When all the first results are the Nvidia website with official driver downloads, and don’t require the user to use the terminal (and make sure the tutorial works for their distro), Windows is easier there. You just download an executable and run it. No need to add non-free repositories to your package manager, no need to use the terminal, just a search, 4 clicks, and you’re done. Yes, it’s a very “Windows way to do things”, but it’s also objectively easier than it is in a variety of Linux distros. A select few distros have a GUI way to manage this, which I’d rate as slightly easier than the manual Windows way, but still more difficult than the “this is already installed on my system” way that’s the case for many pre-builts and laptops.

                  Not Linux problem. Also, while I can see the argument that’s easier to use what’s already installed, that tells you nothing of how easy one thing is in comparison to the other. If computers came with the most convolutedly complex and unusable crap of an OS, full of bloatware and spyware pre-installed people would still use it. Not to mention that the Linux installation process was much easier than Windows for the longest time (until windows finally implemented automatic driver installation)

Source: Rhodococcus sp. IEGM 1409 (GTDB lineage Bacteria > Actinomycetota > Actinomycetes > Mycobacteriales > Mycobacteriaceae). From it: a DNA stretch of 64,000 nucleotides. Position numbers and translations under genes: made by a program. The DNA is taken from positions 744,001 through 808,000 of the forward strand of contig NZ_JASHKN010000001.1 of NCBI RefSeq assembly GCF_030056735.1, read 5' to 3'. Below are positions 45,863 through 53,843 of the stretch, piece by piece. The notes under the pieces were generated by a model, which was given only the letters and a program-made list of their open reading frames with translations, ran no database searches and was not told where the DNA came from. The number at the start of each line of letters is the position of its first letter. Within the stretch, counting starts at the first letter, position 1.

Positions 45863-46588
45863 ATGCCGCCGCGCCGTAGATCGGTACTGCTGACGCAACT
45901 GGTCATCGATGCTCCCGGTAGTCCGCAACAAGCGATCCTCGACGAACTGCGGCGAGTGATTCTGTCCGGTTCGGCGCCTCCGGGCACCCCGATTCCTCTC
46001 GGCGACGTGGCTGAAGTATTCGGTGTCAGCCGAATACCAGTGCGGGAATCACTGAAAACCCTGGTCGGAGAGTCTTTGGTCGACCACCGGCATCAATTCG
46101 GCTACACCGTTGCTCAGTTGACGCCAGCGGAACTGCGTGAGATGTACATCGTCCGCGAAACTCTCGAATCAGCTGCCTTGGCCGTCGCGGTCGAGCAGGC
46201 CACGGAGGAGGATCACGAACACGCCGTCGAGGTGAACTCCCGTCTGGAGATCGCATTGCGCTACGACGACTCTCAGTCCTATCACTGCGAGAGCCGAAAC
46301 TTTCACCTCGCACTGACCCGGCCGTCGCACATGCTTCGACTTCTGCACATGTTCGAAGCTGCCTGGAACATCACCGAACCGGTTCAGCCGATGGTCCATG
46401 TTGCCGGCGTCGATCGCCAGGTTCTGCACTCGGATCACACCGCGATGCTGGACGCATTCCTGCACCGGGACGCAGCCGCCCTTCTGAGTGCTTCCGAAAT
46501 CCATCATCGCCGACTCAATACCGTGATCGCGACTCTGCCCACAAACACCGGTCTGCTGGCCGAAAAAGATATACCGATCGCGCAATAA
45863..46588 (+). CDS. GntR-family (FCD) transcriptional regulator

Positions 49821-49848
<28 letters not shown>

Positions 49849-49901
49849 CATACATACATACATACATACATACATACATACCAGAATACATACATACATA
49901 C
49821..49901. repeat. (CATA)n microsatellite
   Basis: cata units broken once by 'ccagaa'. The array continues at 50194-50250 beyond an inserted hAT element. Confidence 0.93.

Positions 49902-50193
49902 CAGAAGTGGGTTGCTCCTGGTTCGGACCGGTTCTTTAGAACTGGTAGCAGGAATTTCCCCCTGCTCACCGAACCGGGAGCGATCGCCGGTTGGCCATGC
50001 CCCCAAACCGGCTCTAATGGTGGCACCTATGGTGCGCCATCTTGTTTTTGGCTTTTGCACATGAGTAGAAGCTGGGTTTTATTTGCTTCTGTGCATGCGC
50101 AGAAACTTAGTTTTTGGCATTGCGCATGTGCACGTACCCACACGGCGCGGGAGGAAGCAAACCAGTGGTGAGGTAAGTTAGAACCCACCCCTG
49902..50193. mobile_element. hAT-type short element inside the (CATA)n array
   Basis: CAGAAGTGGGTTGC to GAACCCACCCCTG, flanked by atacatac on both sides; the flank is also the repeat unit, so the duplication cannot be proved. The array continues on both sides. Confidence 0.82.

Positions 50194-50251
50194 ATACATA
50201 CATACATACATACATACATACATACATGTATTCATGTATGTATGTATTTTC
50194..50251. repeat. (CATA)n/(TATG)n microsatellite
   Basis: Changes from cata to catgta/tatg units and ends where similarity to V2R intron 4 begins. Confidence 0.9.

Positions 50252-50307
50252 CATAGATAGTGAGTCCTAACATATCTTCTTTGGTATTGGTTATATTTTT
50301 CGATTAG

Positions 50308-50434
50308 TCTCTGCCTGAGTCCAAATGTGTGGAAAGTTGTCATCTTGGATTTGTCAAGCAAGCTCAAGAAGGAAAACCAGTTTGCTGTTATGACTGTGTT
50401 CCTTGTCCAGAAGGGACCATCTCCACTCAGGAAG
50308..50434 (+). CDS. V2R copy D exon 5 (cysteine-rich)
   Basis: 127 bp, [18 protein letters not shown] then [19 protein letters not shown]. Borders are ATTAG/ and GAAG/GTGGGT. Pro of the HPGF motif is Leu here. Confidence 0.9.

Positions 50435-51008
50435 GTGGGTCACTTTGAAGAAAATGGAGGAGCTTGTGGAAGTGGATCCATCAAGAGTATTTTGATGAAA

You seem to have answered this for me. People will use what is pre-installed on their system because it is easier for them to do so. Again, not the fault of Linux, but it adds a layer of difficulty to those who want to switch. The layperson doesn’t know what an ISO image is, or how to make a liveUSB out of one.

                  This has nothing to do with using a package manager or the “Linux way to do things”.

                  Not Linux problem. Although this is something to bear in mind while choosing your OS, it’s the companies that make games that are at fault here, there’s nothing Linux can do to remedy this situation, so it’s unfair to judge it for it. That’s like saying Windows is harder to use because running docker containers in it is impossible without some virtualisation, while this is something to consider when deciding what OS will you use to self-host, it’s not per-se a reason why Windows is more difficult to use.